As the link above notes only one glider was converted this way to test the suction wing. The gliders were never used in service.

MattyB24/05/2020 22:12:44
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2073 forum posts
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Posted by eflightray on 24/05/2020 18:55:35:

Number 28 -- Ford Mercury V8 engine ?

Perhaps they should have used the engine for propulsion.

I know, what were they thinking carrying around that additional weight in order create a device to fractionally reduce the stall speed?!! Errr.... 😂

Edited By MattyB on 24/05/2020 22:13:03

Richard Clark 225/05/2020 10:08:47
292 forum posts
Posted by MattyB on 24/05/2020 22:12:44:
Posted by eflightray on 24/05/2020 18:55:35:

Number 28 -- Ford Mercury V8 engine ?

Perhaps they should have used the engine for propulsion.

I know, what were they thinking carrying around that additional weight in order create a device to fractionally reduce the stall speed?!! Errr.... 😂

Edited By MattyB on 24/05/2020 22:13:03

The whole thing's barmy.

The one in the cutaway is  an observation aircraft, pilot, observer, and some cameras. What use is an 'glider' observation aircraft that has to be towed to the desired location? And it's the enemy you observe, not your own side. So the plane, the crew, and the film, will fall into enemy hands every time. The people who sent it won't ever get to see the pictures they wanted taken   so what's the point?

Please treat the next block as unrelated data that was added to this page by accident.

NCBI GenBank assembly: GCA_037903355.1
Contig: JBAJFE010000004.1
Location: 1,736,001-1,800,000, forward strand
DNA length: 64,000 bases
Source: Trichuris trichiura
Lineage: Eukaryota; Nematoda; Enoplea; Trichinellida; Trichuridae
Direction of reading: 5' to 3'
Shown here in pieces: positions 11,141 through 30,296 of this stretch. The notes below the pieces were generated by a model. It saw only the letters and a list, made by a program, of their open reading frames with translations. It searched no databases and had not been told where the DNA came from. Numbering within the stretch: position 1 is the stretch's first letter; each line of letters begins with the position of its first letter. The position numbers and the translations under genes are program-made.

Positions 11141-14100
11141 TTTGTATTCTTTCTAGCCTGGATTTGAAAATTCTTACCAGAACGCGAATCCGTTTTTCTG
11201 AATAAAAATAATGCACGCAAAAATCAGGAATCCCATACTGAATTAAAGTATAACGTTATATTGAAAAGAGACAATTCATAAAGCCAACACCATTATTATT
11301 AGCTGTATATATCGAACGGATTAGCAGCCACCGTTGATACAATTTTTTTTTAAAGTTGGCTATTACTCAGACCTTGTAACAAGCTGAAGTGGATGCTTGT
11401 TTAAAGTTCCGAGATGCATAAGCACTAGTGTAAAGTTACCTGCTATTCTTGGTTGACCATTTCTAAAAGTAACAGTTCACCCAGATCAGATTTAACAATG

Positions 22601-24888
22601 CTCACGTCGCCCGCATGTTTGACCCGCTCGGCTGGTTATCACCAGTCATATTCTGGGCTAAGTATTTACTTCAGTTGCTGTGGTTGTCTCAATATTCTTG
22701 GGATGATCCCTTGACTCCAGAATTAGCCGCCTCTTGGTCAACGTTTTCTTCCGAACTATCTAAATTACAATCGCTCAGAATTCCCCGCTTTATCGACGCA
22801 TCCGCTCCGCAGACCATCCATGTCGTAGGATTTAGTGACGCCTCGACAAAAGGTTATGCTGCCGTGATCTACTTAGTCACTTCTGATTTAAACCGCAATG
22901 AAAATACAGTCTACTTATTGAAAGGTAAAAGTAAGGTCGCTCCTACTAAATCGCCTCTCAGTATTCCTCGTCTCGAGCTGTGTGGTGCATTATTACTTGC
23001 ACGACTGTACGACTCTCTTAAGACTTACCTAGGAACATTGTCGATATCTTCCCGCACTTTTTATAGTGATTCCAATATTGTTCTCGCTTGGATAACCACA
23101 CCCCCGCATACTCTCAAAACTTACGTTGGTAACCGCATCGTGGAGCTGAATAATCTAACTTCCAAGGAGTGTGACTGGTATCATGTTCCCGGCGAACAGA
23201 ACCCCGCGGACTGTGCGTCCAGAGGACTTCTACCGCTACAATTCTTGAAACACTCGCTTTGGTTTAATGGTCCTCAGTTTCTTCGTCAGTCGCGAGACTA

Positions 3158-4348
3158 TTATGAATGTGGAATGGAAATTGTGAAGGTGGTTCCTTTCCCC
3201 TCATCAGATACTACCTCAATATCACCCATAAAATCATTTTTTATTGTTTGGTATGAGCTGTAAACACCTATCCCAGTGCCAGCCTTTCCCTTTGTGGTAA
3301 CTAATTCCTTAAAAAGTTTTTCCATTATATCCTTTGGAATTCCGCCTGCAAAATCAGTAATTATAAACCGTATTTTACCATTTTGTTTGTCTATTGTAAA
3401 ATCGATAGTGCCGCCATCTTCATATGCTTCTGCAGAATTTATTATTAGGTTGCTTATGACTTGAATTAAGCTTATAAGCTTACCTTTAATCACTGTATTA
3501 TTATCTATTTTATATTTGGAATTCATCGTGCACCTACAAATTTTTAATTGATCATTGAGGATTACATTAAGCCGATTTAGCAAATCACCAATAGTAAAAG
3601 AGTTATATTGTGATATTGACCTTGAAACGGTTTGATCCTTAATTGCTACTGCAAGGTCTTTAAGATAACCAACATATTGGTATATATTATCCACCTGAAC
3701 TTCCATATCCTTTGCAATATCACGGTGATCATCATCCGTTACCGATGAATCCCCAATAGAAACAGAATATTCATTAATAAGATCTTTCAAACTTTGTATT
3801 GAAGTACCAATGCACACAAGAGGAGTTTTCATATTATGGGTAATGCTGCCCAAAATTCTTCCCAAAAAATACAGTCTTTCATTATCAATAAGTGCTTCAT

And as for that cast iron mooring block of an engine, even with the suction on the stalling speed is higher than the Victa Airtourer me and a mate used to own. Leave that heavy weight out and the stalling speed would probably be less than the stalling speed with all that junk running anyway.

Nuts

Edited By Richard Clark 2 on 25/05/2020 10:12:21

Edited By Richard Clark 2 on 25/05/2020 10:21:35

Edited By Richard Clark 2 on 25/05/2020 10:23:43

Denis Watkins25/05/2020 10:56:54
4450 forum posts
113 photos

The idea was that the low pressure created at the trailing edge,

Forced air to pass over the main wing, making this a very slow flying camera platform.

Able to loiter over a target

I think we can be pretty sure that this didn't work so well

OZ e flyer26/05/2020 02:30:42
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152 forum posts
28 photos

I have to admit it was certainly a pretty strange idea.

What started as a cargo carrying glider becomes a spy glider. Strange. I guess they were trying to achieve something for a reason.